Mr. GRIFFIN. Just something. The "T.D." That is all right. Now, would you put down where Miller was standing?
Mr. McMILLON. Right along in here.
Mr. GRIFFIN. You want to do something to mark that that is Miller?
Mr. McMILLON. Okay.
Mr. GRIFFIN. Okay; was there anybody on your left?
Mr. McMILLON. Yes.
Mr. GRIFFIN. Who was that?
Mr. McMILLON. I believe it was Detective Watson.
Mr. GRIFFIN. I see.
Mr. MCMILLON. Right along in here somewhere.
Mr. GRIFFIN. How is it that you--you seem to have a better recollection of Miller than Watson, is that correct?

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Mr. McMILLON. There was some more people down this line, I believe I talked to Miller--I don't know what we talked about--just prior to the shooting, I know that Watson was along there and "Blackie" Harrison was along over this way.
Mr. GRIFFIN. This is the position, say, 10 minutes before Oswald was brought down is that right, 5 or 10 minutes before?
Mr. McMILLON. Yes.
Mr. GRIFFIN. All right. Did you see Rio Pierce or Sam Pierce's car pull out?.
Mr. McMILLON. Yes.
Mr. GRIFFIN. And did you see anybody get out of the car?
Mr. McMILLON. Yes; seemed to me like a sergeant got out of that car.
Mr. GRIFFIN. Did you see anybody attempt to clear away the crowd?
Mr. McMILLON. I believe that is what this sergeant was doing.
Mr. GRIFFIN. Now, as you looked over there at the car, how many lines deep, if there was more than one line, were the news people across the Main Street ramp?
Mr. McMILLON. I don't know. Those people were right along in this area along in here.
Mr. GRIFFIN. Now, you are indicating the area behind the railing----
Mr. McMILLON. Yes.
Mr. GRIFFIN. Or just in front of it?
Mr. McMILLON. Part of them were behind this railing and some of them were over in here and along in here like that.
Mr. GRIFFIN. So most of the news people were strung out along the railing extending toward the armored car, is that right, or toward the Commerce Street ramp?
Mr. McMILLON. It seemed to me like that most of them was in an area something similar to this.
Mr. GRIFFIN. All right. You want to put some sort of a mark where they were?
Mr. MeMILLON. It seemed to me like they were in there. Of course, there were some along in here. Of course, they weren't orderly.
Mr. GRIFFIN. As they never are. Would you write in there "News Media" or something to that effect? Okay. That has been marked "Press." Now, can you describe how thickly the people were congregated from the west wall of the Main Street ramp across?
Mr. McMILLON. This is the west wall?
Mr. GRIFFIN. Yes, sir; how thickly were they congregated across to the railing?
Mr. McMILLON. I don't know, but there were some officers lined up across this way to some point.
Mr. GRIFFIN. Do you remember where any of those officers were?
Mr. McMILLON. Yes; I think "Blackie" Harrison was along in here. I don't remember who else was along in here.
Mr. GRIFFIN. Would you put a mark where Harrison was?
Mr. MCMILLON. Seems to me like he was along in here.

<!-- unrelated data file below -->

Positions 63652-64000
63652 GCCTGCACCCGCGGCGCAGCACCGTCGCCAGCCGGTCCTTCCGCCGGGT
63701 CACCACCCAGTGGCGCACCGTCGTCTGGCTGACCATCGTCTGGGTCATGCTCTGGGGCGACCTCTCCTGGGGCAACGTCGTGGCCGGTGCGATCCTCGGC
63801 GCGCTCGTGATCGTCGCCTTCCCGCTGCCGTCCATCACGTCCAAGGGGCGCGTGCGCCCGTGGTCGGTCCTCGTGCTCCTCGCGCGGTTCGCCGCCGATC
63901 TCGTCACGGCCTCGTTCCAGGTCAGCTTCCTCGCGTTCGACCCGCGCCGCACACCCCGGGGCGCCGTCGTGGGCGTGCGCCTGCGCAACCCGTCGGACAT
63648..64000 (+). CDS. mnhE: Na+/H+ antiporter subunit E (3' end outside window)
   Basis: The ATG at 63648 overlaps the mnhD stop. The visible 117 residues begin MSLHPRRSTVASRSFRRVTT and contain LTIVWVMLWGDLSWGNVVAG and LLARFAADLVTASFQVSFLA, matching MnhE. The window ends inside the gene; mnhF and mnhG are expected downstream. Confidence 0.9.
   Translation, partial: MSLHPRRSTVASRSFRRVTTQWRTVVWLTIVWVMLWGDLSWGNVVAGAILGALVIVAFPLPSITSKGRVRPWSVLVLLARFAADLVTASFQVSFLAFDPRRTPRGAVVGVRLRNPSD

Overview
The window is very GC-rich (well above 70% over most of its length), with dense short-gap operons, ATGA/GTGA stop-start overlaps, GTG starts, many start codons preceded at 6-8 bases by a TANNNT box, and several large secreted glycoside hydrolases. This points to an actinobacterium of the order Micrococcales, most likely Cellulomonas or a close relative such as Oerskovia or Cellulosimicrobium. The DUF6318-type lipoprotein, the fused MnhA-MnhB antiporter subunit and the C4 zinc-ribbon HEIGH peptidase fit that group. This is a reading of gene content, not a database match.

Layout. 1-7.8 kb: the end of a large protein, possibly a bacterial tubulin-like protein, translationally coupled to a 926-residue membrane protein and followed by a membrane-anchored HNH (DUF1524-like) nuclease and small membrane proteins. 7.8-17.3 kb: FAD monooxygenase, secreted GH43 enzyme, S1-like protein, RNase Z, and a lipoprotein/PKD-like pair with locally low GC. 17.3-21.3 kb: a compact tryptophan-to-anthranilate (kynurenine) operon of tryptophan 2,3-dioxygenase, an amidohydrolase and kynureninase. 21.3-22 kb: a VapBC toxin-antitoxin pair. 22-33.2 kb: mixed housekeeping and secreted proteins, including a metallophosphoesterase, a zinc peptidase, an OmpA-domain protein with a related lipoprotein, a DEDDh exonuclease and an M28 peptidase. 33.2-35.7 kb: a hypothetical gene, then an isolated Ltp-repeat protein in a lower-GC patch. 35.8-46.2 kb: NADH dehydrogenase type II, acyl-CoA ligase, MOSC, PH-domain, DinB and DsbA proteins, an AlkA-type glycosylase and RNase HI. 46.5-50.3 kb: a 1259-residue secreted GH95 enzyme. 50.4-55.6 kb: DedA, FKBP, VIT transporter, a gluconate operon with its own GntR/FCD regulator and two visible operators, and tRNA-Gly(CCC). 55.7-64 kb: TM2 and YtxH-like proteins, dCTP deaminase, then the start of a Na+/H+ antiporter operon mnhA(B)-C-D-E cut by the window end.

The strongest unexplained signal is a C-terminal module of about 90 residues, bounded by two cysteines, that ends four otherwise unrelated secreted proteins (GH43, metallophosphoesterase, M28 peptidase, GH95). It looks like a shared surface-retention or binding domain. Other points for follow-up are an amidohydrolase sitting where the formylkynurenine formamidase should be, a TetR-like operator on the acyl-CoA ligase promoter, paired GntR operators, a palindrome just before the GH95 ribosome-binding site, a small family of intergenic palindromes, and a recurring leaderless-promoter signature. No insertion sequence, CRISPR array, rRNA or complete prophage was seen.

Mr. GRIFFIN. Would you put his name where Harrison was?
Mr. McMILLON. What did you say his initials are?
Mr. GRIFFIN. W.J.
Mr. McMILLON. W. J.
Mr. GRIFFIN. Now, you put an "X" there where you think Harrison was?
Mr. McMILLON. Yes. He was along in here. He was on out past this deal, past this.
Mr. GRIFFIN. Did you see him there, oh, 5 minutes before Oswald was brought down?
Mr. McMILLON. I don't recall. I am sure that he was.
Mr. GRIFFIN. Do you have any recollection as to whether or not he took up a position and generally held it in the same spot?
Mr. McMILLON. I am sure that he did because we had the line. It seemed to me like it was a pretty orderly line of officers, in other words, seemed to be pretty straight, in other words, this flank.

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Mr. GRIFFIN. Uh-huh. Now, when Rio Pierce's car went up the ramp, what did you see happen?
Mr. McMILLON. Well, they had the red lights on.
Mr. GRIFFIN. And how far did you see him go up the ramp?
Mr. McMILLON. Well, I couldn't see very far. I could see him right here just starting up the deal, swinging up this way and starting up this way. I can see him go up the ramp, but standing here, you can't see up very far.
Mr. GRIFFIN. Did you move out at all to see the car go?
Mr. McMILLON. No. I may have done like that to see who it was.
Mr. GRIFFIN. Looked around the corner?
Mr. McMILLON. But you can't see from there up the ramp.
Mr. GRIFFIN. I see. Now, between the time that Pierce's car went out and Oswald was brought down, where did you look, what were you looking at?
Mr. McMILLON. I was looking straight ahead, and I think I heard somebody say, "Here he comes," and naturally you become a little bit more attentive or a little bit more rigid, I will say, but they hadn't left very long before they started bringing Oswald out.
Mr. GRIFFIN. Now, is it your understanding that you believed that the three men, who you have marked here, Miller, you and----
Mr. McMILLON. Watson.
Mr. GRIFFIN. Watson were supposed, as Oswald got to them, to move out sort of on the flank and move with them to the armored car?